- Volcánes Miravalles and Tenorio
- Parque Nacional Palo Verde
- Reserva Biológica Lomas Barbudal
- Parque Nacional Rincón de la Vieja
- Parque Nacional Santa Rosa
- Parque Nacional Guanacaste
- La Cruz and the border
- The Guanacaste beaches
- Santa Cruz and Nicoya
- Nicoya Peninsula beaches
- Parque Nacional Barra Honda and around
Perennially popular Tamarindo stretches for a couple of kilometres over a series of rocky headlands, and attracts surfers and holiday spring-breakers. Sprawling and occasionally snobby, TAMARINDO village boasts a decent selection of restaurants, a lively beach culture (think beautiful young things parading up and down the sand) and a healthy nightlife, at least during high season. Many come here to learn to surf – indeed, the gentle breakers are an ideal training ground – or simply to laze on the beach, which is undeniably gorgeous. Tamarindo is the least Costa Rican of places, with locals completely outnumbered by tourists and expats. Even by its own trendy terms, the village is booming, with small complexes of shops springing up in the concrete mini-mall-style favoured hereabouts, while internet cafés, flashy restaurants and estate agents colonize the centre of the village, as foreigners rush in to snap up their plots in paradise.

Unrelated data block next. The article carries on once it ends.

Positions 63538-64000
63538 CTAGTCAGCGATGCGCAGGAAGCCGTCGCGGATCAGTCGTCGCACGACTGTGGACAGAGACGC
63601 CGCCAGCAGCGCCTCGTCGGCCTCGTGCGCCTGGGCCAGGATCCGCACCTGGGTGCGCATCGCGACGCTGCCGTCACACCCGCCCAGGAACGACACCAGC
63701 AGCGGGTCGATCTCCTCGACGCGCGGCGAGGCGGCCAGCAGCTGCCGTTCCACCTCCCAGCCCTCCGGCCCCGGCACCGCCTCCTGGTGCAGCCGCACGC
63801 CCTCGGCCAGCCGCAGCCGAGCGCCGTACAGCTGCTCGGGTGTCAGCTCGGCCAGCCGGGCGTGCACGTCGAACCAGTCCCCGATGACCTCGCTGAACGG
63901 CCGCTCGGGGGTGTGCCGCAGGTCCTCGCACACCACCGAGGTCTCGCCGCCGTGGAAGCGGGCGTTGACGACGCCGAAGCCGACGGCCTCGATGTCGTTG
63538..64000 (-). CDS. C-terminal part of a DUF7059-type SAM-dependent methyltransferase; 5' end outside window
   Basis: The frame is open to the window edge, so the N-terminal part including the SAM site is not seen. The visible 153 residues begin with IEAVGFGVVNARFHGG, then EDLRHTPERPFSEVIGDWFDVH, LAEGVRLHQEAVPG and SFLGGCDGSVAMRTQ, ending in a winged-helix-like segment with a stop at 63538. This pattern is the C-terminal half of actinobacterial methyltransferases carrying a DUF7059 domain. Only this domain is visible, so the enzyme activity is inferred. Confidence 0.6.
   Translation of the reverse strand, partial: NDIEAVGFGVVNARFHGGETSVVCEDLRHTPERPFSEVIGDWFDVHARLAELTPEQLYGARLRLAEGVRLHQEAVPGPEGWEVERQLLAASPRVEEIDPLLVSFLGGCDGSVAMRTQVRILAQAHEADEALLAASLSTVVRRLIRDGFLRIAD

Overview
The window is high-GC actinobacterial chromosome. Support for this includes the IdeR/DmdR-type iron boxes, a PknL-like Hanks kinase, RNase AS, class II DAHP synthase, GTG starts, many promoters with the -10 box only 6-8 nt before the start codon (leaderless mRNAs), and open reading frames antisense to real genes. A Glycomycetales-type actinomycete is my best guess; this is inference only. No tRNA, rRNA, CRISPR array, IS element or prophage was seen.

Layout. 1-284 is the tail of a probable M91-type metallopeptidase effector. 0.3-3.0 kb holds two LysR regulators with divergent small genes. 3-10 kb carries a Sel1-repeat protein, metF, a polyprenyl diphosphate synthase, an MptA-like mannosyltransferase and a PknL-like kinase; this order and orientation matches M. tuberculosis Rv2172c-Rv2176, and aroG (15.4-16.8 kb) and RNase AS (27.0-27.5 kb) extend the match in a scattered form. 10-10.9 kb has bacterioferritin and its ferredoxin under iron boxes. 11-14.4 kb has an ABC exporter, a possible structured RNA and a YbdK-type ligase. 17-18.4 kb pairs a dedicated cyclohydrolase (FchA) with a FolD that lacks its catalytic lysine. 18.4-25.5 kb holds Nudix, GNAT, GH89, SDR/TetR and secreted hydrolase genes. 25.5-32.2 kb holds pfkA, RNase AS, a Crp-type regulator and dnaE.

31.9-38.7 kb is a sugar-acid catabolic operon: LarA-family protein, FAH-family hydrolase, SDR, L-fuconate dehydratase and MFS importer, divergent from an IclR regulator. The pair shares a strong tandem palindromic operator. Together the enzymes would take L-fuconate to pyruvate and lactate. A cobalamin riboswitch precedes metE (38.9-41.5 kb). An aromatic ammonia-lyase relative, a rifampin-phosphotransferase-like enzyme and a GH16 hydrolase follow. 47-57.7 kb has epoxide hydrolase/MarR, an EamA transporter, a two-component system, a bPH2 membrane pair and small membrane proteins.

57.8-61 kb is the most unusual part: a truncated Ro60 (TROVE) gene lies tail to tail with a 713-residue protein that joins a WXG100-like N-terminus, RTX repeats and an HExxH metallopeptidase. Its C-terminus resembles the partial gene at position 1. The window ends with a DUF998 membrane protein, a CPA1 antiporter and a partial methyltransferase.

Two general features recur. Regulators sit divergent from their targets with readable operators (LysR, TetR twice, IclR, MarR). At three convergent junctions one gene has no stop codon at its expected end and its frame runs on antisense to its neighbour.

The Tamarindo area has always been a surfing paradise, and its credibility was upped several notches when Bruce Brown’s seminal surfing docudrama Endless Summer II was partly filmed here. Most surfers ride the waves at Tamarindo, Playa Grande and adjacent Playa Langosta, an excellent surf beach a couple of kilometres south. The friendly and professional Iguana Surf (t2653-0148, wwww.iguanasurf.net), 500m southwest along the road to Playa Langosta, will almost certainly have you standing on a board by the end of your first class, while other popular schools include Tamarindo Adventures (t2653-0108, wwww.tamarindoaventuras.com) and Witch’s Rock Surf Camp (t2653-1705, wwww.witchsrocksurfcamp.com), named after one of the best breaks in the area.